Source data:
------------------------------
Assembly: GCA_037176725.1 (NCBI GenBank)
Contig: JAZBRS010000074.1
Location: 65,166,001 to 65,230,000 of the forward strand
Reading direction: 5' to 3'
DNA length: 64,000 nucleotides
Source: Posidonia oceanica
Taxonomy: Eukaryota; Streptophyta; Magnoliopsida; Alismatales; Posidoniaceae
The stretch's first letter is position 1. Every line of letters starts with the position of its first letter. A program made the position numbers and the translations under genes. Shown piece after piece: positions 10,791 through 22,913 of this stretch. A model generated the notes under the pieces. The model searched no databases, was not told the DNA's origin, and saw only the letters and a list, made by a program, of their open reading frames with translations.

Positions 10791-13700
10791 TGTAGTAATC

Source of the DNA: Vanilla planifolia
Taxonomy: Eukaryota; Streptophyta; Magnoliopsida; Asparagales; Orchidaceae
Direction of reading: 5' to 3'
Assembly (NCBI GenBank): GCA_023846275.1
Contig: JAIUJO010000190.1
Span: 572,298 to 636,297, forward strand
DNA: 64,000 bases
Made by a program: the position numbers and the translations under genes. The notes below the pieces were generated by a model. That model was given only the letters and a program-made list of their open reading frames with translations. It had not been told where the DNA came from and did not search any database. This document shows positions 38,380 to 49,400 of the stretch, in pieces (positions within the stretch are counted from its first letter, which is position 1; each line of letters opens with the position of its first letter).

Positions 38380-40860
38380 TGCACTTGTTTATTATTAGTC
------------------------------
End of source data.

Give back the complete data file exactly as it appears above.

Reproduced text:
Assembly: GCA_037176725.1 (NCBI GenBank)
Contig: JAZBRS010000074.1
Location: 65,166,001 to 65,230,000 of the forward strand
Reading direction: 5' to 3'
DNA length: 64,000 nucleotides
Source: Posidonia oceanica
Taxonomy: Eukaryota; Streptophyta; Magnoliopsida; Alismatales; Posidoniaceae
The stretch's first letter is position 1. Every line of letters starts with the position of its first letter. A program made the position numbers and the translations under genes. Shown piece after piece: positions 10,791 through 22,913 of this stretch. A model generated the notes under the pieces. The model searched no databases, was not told the DNA's origin, and saw only the letters and a list, made by a program, of their open reading frames with translations.

Positions 10791-13700
10791 TGTAGTAATC

Source of the DNA: Vanilla planifolia
Taxonomy: Eukaryota; Streptophyta; Magnoliopsida; Asparagales; Orchidaceae
Direction of reading: 5' to 3'
Assembly (NCBI GenBank): GCA_023846275.1
Contig: JAIUJO010000190.1
Span: 572,298 to 636,297, forward strand
DNA: 64,000 bases
Made by a program: the position numbers and the translations under genes. The notes below the pieces were generated by a model. That model was given only the letters and a program-made list of their open reading frames with translations. It had not been told where the DNA came from and did not search any database. This document shows positions 38,380 to 49,400 of the stretch, in pieces (positions within the stretch are counted from its first letter, which is position 1; each line of letters opens with the position of its first letter).

Positions 38380-40860
38380 TGCACTTGTTTATTATTAGTC